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KNOE-TV 8 News logo.png

KAQY 2015 Logo.png

Monroe, LouisianaEl Dorado, Arkansas
United States
CityMonroe, Louisiana
BrandingKNOE 8 (general)
KNOE 8 News (newscasts)
Monroe/El Dorado CW (on DT3/KCWL-LD)
SloganYour Breaking News and Weather Authority (newscasts)
Always On (general)
ABC for the Arklamiss (on DT2)
Dare to Defy (on DT3/KCWL-LD)
ChannelsDigital: 8 (VHF)
Virtual: 8 (PSIP)
TranslatorsK20OC-D 20 (UHF) El Dorado, Arkansas
Affiliations8.1: CBS
8.2: ABC
8.3: CW+ (primary) /
MyNetworkTV (secondary)[1]
OwnerGray Television
LicenseeGray Television Licensee, LLC
First air dateSeptember 27, 1953 (66 years ago) (1953-09-27)
Call sign meaningFounder James A. Noe
Sister station(s)KALB-TV
Former channel number(s)Analog:
8 (VHF, 1953–2009)
7 (VHF, until 2009)
Former affiliationsAll secondary:
DuMont (1953–1955)
NBC (1953–1974)
ABC (1953–1972)
NTA (1956–1961)
Transmitter power22.3 kW
Height576 m (1,890 ft)
Facility ID48975
Transmitter coordinates32°11′51″N 92°4′14″W / 32.19750°N 92.07056°W / 32.19750; -92.07056
Licensing authorityFCC
Public license informationProfile

KNOE-TV, virtual and VHF digital channel 8, is a dual CBS/ABC-affiliated television station licensed to Monroe, Louisiana, United States. Owned by Gray Television, it is sister to low-powered CW+ affiliate KCWL-LD, formerly K40MB-D (channel 40, also licensed to Monroe), which KNOE-TV simulcasts on its third digital subchannel. KNOE-TV's studios are located on Oliver Road north of Louisville Avenue in Monroe, and its transmitter is located north of Columbia, Louisiana.

The station also operates a low-powered translator, K20OC-D in El Dorado, Arkansas, which rebroadcasts KNOE-TV's digital signal in high definition. Even though the translator broadcasts on UHF channel 20, it remaps to virtual channel 8 via PSIP.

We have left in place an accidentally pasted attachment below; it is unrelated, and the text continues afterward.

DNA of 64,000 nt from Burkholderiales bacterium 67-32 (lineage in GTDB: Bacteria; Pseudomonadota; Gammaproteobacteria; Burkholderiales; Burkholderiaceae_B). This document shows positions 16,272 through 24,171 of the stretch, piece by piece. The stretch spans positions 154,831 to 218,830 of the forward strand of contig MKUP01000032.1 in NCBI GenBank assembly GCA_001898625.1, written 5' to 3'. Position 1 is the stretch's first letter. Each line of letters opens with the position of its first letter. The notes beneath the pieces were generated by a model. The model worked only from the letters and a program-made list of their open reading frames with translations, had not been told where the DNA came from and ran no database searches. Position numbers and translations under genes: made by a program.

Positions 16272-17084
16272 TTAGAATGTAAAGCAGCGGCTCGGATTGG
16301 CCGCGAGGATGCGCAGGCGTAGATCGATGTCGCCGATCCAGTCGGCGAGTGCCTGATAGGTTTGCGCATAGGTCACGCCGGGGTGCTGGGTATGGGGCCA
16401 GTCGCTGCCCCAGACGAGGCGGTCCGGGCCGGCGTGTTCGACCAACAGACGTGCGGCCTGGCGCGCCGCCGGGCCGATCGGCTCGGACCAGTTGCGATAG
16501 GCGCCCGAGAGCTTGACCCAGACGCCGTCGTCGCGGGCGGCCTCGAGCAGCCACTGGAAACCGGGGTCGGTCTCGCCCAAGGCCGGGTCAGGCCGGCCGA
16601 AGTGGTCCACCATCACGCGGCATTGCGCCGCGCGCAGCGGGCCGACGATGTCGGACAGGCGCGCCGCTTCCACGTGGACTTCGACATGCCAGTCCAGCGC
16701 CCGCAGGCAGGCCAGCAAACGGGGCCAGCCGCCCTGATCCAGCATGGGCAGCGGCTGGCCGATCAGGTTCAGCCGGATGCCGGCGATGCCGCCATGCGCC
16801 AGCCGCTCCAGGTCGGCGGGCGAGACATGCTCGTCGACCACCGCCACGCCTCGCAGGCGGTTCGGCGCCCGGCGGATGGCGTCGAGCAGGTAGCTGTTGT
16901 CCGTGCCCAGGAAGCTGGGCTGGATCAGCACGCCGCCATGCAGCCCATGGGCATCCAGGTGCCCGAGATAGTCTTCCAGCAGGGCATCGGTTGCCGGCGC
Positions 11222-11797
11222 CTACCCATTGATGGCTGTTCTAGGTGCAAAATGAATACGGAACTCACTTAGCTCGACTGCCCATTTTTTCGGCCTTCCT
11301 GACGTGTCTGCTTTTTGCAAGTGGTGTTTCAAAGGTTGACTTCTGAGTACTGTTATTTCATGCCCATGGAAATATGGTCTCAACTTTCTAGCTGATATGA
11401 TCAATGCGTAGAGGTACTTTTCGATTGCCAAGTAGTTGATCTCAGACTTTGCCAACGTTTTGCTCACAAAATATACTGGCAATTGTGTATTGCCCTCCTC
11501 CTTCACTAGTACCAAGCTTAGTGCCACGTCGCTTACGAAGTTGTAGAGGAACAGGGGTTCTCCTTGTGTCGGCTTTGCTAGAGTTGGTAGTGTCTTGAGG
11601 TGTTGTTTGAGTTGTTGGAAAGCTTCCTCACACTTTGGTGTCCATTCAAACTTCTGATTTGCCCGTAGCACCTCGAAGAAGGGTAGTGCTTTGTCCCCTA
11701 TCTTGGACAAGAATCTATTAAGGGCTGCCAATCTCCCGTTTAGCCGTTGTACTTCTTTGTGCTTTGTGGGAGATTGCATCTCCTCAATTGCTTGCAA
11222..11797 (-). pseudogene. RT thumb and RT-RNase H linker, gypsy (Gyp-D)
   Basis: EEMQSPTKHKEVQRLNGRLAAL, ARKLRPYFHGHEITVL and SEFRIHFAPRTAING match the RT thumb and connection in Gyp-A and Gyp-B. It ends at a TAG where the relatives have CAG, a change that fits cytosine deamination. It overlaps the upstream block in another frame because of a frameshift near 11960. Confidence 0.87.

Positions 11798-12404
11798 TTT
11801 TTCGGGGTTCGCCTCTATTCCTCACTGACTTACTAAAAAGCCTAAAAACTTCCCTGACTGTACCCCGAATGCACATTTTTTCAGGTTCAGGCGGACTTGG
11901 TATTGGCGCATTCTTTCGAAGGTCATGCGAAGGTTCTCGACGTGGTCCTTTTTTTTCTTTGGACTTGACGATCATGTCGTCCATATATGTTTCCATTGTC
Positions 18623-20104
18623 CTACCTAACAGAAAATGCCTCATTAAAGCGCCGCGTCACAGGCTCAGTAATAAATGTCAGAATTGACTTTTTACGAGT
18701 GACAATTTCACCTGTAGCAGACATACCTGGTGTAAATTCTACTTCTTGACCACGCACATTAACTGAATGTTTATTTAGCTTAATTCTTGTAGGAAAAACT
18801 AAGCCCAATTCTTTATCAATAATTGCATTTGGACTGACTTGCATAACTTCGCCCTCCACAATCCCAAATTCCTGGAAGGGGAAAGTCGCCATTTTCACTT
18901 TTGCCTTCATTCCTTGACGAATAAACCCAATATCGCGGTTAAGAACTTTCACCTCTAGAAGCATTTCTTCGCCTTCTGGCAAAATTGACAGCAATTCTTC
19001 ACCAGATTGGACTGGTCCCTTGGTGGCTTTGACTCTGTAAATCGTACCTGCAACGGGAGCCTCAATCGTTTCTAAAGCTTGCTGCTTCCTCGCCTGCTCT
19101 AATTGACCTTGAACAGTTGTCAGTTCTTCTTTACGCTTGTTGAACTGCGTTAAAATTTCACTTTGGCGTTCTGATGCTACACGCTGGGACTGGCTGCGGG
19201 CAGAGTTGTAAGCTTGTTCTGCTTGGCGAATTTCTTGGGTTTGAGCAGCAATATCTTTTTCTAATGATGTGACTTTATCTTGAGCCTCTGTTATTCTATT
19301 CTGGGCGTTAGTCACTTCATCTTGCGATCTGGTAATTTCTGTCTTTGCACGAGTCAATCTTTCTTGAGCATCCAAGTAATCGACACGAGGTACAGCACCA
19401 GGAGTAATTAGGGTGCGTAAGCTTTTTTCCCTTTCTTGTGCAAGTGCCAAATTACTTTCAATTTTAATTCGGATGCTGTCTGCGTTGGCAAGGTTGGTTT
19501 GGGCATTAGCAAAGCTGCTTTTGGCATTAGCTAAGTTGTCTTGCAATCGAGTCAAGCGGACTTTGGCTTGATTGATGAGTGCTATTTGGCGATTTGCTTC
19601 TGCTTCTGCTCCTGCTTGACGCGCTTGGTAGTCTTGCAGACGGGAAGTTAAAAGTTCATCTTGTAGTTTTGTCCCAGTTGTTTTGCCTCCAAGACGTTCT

KNOE-TV went on the air on September 27, 1953.[2] Initially, the station had a 774-foot (236 m) tower, weighing 4 tons and costing $65,000. At the time, it was the most powerful tower in the American South.[3] KNOE-TV is the oldest surviving station in the northern part of Louisiana. Its sign-on forced its only competitor, KFAZ (channel 43), off the air in the summer of 1954. James A. Noe, Sr., former governor of Louisiana, owned the television station as well as KNOE radio (AM 540, now KMLB, and FM 101.9, now KMVX).

The station affiliated with all four television networks of the "golden age": CBS, NBC, ABC and DuMont. During the late 1950s, the station was also briefly affiliated with the NTA Film Network.[4] KNOE-TV continued to air ABC programming until 1972 when KTVE became a primary ABC affiliate and NBC programming until 1974 when KLAA signed-on.[5]

Noe died in 1976, and passed the station to his son, James "Jimmie" Noe, Jr. The Noes continued to own the station until 2007, when it was sold to Dallas-based Hoak Media.[6][7][8][9] The sale closed on October 3 of that year. The family had already sold KNOE AM to Holladay Broadcasting in November 2006,[10] and would sell KNOE-FM to them the following year.[11][12] The sale of the stations followed Jimmie Noe's death from cancer in 2005,[13] in which it was decided by the family to leave the broadcasting business.[14] On August 25, 2010, KNOE-TV started broadcasting syndicated programing in high definition.